War: The Killing Game
War is as popular today as it’s ever been. Tune in to the daily news and there’s a war correspondent reporting the latest outbreak of hostilities from somewhere in the world. War and genocide have been at the forefront of every significant stage of human evolution, right up to the present-day threat of nuclear holocaust. Whatever the lesson or purpose in six thousand years of fighting between successive civilisations and nations, we human beings have yet to establish a universal ethic that eradicates the dubious justification of war as a necessary evil in the struggle towards a more enlightened race.
The fact is that human nature is a warring nature which began as territorial disputes among the primitive tribes. These skirmishes replicated the survival instincts of the species when protecting their space from potential predators. There was no emotional attachment to the outcome. It was a case of taking the necessary action; and afterwards, if they survived, attending to wounds before returning to a state of inner contentment. All the cruelty, atrocities and depravity associated with human conflict came later as a consequence of the separation from the divine essence inherent within each living organism of the earth.
As man probed deeply into the mysteries of his world, his increasing knowledge provided the opportunity to inflict greater damage upon his enemies – but from a distance. Scientific advancement meant more effective weapons, as well as benefits for the health and welfare of society at large. As social conditions slowly improved for the masses, so paradoxically did the means of greater destruction. The Industrial Age was the precursor to the wholesale slaughter that marked the Great War in 1914. Following the Second World War, the development of atomic energy heralded the nuclear age and the start of a sinister new phase of military subterfuge and clandestine warfare.
What could possibly be worse than being at war? Yet this is the way of life we‘ve devised on planet earth, in the personal life and collectively as the countries, nations and territories across the globe. The outbreak of war begins in the mind where the enemy – the thinking rebellious self – has breached the walls that safeguard the perimeter. Prior to any external hostilities, the politicians and generals are already engaged in a war within the psychic space of their own subconscious. For peace to endure it requires everyone to be responsible for a life lived free of emotional negativity and psychological pain. As no-one in politics or the armed forces is responsible for the integrity of the whole, no war can be justified. This deeply subconscious dilemma makes many people question the validity of sending our boys (and now also our girls) to be killed or maimed. But to no avail. The brave soldiers do their duty and the loved ones left at home weep. And the casualties of war are rushed to the hospitals, their shattered bodies symbolic of the wretched condition of the world.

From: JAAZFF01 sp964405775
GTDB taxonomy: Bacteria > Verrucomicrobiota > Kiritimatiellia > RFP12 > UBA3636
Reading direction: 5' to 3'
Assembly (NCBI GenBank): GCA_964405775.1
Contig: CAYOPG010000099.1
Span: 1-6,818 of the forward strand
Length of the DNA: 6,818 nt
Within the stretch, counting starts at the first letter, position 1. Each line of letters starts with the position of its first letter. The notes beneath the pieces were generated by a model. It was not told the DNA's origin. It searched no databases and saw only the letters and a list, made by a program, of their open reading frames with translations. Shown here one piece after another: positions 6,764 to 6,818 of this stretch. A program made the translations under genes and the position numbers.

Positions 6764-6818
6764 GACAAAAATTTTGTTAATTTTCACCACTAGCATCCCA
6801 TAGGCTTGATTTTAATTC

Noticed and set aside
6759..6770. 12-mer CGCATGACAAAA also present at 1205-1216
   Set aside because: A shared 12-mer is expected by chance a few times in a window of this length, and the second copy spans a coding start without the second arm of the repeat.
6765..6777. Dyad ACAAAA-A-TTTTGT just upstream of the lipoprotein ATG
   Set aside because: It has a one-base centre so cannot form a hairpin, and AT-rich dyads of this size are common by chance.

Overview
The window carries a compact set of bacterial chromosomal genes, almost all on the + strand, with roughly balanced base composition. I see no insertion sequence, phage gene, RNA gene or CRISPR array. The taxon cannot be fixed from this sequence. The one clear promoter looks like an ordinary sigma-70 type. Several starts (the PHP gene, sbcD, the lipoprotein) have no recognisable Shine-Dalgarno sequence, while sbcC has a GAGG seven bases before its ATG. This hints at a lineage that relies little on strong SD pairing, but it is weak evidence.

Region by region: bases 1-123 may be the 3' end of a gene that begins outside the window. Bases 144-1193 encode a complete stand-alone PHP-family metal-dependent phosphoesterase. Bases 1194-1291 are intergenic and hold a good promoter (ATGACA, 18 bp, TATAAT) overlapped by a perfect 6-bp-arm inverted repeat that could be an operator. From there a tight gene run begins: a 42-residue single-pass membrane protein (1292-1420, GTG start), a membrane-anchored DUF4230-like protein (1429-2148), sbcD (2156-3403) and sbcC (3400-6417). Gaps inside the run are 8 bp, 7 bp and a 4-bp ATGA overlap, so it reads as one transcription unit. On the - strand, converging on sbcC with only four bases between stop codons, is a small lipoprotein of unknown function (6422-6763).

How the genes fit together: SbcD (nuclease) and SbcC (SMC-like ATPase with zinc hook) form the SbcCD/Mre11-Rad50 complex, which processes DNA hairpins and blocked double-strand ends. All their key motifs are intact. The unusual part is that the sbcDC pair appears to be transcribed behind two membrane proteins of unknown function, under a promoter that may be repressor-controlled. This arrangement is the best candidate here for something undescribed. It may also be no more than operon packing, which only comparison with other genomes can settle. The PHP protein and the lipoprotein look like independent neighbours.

World wars, or conflicts which influence global affairs, are extreme reactions of the human condition that symbolise climacteric changes affecting the evolution of humanity. The countless millions killed, and those whose lives are irrevocably changed by the atrocities of war, remove the blockages that would have otherwise choked the human psyche. With the release of the force in matter, the psyche is free-flowing once more – for a while. War and mayhem keep on coming, more now than ever before. This is because what’s been set in motion must now run its course. The psyche responds by giving back to the world everything put into it energetically by each successive generation, magnified by all the racial hatred and religious fervour of the past.
Peace, somebody once said, provides the opportunity for an army to regroup, replenish supplies and forge new alliances so as to be better prepared for the next war. Human evolution can be measured not so much for the achievements of the great civilisations but through its desire to wage war and destruction ever more effectively on each other. Peace is bad for business when you’re in the killing game.
Extract from e-book: ‘Humanity: A Spiritual Perspective of the Times’. Available from Amazon Kindle.